Batik, Collaboration, and Cultural Exchange:
A Year of Artistic Exploration
“The artist’s technical problem is how to transform the material with which he works back into the sphere of the spirit.”
—Hans Hoffman, The Search for the Real in the Visual Arts
The Gwen Frostic School of Art has been very fortunate to have been awarded a Fulbright Scholar-in-Residence fellowship—a new Fulbright program, which has enabled Nia Fliam and Agus Ismoyo, of Yogyakarta, Java, Indonesia to reside in Kalamazoo, Michigan, USA as our Fulbright artists in residence for the 2007-2008 school year. The art they are teaching here is an ancient one, batik. This art, which uses a wax resist technique, takes its modern name from a language used in the place it is most closely associated with: the island of Java—a place of very ancient culture and the birthplace of very early humans. 1 The antiquity of this beautiful island, which sits within the tropical archipelago of modern-day Indonesia, explicates the deep nature of this artistic practice. (Indonesia is the fourth most populous nation on earth and currently the largest Islamic country in the world.)
Certainly our students and Kalamazoo community members could learn the basic technical skills of batik from an American artist. But what Nia and Ismoyo bring to our community is their deeply researched sensibility of how this ancient Javanese art represents “the sphere of the spirit.” One may acquire technical skills in the application of waxes and dyes—by training the physical self (lahir) but it is also the discipline of the inner self (batin) that one derives the strength of one’s unique essence—in order to express visually what one understands at the deepest level. It is this sensibility that is the foundation for this married Indonesian team’s artistic virtuosity. We Americans, who live in a much younger society, can learn much from artists who honor and attempt to preserve a visual literacy that dates back at minimum to the first millennium C.E and yet remain contemporary to their own times.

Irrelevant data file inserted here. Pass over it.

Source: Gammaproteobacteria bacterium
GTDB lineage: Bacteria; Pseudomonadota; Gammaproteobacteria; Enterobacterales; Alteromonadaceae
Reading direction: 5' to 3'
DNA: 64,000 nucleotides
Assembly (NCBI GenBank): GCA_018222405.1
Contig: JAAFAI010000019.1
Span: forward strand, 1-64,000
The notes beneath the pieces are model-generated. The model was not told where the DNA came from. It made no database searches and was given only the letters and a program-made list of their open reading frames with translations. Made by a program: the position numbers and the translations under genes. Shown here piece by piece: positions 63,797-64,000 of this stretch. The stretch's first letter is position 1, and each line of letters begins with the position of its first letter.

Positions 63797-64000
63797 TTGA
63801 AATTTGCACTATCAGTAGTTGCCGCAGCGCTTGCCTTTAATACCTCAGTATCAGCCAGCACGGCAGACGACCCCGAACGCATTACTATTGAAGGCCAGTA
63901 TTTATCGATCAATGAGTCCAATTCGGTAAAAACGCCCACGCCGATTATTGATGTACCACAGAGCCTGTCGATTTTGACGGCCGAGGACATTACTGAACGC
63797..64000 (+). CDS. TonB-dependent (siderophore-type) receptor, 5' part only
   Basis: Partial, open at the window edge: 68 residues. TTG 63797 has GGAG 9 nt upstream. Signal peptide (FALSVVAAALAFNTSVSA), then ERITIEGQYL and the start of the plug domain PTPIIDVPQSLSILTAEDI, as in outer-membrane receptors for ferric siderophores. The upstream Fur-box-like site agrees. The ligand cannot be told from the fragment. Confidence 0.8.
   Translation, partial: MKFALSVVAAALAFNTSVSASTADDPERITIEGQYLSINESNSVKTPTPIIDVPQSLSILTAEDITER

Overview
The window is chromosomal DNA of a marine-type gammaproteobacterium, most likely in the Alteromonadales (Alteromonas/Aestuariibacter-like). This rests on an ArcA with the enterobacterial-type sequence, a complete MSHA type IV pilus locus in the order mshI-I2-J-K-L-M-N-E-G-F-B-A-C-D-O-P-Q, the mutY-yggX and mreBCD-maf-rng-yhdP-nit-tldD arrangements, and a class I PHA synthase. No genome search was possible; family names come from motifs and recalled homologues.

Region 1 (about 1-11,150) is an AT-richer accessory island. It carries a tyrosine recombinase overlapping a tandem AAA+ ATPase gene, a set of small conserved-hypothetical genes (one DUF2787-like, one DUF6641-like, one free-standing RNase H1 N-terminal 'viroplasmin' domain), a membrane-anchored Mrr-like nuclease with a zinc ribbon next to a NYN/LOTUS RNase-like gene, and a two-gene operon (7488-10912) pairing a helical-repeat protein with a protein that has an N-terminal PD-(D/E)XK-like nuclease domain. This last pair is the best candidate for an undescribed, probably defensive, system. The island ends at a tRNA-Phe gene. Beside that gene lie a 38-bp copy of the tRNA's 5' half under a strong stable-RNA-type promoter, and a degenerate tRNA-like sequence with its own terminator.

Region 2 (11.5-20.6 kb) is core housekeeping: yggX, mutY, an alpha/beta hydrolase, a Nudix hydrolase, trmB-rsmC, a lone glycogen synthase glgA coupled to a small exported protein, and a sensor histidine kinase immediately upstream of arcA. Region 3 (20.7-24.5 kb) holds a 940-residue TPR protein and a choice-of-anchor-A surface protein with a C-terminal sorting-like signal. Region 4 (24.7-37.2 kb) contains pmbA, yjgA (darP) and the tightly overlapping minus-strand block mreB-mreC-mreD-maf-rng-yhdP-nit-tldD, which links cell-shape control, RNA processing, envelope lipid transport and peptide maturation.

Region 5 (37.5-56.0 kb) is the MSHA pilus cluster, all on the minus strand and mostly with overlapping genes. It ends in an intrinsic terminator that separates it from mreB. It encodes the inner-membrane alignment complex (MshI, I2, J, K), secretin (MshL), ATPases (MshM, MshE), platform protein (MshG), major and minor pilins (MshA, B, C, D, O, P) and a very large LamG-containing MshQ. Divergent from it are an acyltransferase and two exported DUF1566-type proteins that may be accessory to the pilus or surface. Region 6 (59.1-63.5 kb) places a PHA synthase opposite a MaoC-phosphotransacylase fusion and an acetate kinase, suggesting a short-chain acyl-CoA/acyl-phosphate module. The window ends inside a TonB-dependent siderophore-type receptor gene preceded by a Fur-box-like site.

Patterns are the “traditional” language of batik art. In Java, inscriptions that date to the eighth and ninth centuries detail textiles – gifts and awards to and from people of high status —which are named for their prominent motifs. Moreover, tax charters from the same period detail the sale and import of high quality beeswax and other important tree resins—the elements needed for batik art. 2 This art form required a highly sophisticated visual literacy; patterns of certain motifs conveyed intricate meanings – often layered as motifs were combined.
Textiles have reigned as a dominant aesthetic in Indonesia for centuries and they continue to play important roles in various ceremonies in the islands. Part of the power of ritual textiles has been credited to the creative associations of cloth making and the symbolism attached to the united warp and weft (vertical and horizontal threads). More specific powers may be found in the symbolic elements, the motifs woven or dyed into the cloth. How ritual textiles function or have functioned varies according to local customs, but overwhelmingly, textiles wrap, cover, or contain a sacred object or the primary person/persons of a ritual—securing and delimiting the sacred space, or defining the boundaries of ritual powers. 3